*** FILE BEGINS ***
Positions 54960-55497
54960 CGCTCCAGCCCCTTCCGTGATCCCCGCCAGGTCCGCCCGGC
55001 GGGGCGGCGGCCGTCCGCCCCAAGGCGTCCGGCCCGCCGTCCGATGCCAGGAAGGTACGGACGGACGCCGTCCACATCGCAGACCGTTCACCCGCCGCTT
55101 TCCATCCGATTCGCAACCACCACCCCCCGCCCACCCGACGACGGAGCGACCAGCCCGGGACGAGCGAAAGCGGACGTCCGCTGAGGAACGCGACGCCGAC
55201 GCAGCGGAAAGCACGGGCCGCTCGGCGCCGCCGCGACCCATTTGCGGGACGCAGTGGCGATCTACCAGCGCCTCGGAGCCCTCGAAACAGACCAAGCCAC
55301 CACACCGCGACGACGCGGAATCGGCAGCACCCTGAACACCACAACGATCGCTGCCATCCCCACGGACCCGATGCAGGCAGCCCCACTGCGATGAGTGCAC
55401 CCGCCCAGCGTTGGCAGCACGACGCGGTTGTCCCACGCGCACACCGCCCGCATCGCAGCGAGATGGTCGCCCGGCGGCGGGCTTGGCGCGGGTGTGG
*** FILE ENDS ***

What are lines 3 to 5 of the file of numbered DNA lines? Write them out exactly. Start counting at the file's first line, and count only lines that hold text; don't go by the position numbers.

55001 GGGGCGGCGGCCGTCCGCCCCAAGGCGTCCGGCCCGCCGTCCGATGCCAGGAAGGTACGGACGGACGCCGTCCACATCGCAGACCGTTCACCCGCCGCTT
55101 TCCATCCGATTCGCAACCACCACCCCCCGCCCACCCGACGACGGAGCGACCAGCCCGGGACGAGCGAAAGCGGACGTCCGCTGAGGAACGCGACGCCGAC
55201 GCAGCGGAAAGCACGGGCCGCTCGGCGCCGCCGCGACCCATTTGCGGGACGCAGTGGCGATCTACCAGCGCCTCGGAGCCCTCGAAACAGACCAAGCCAC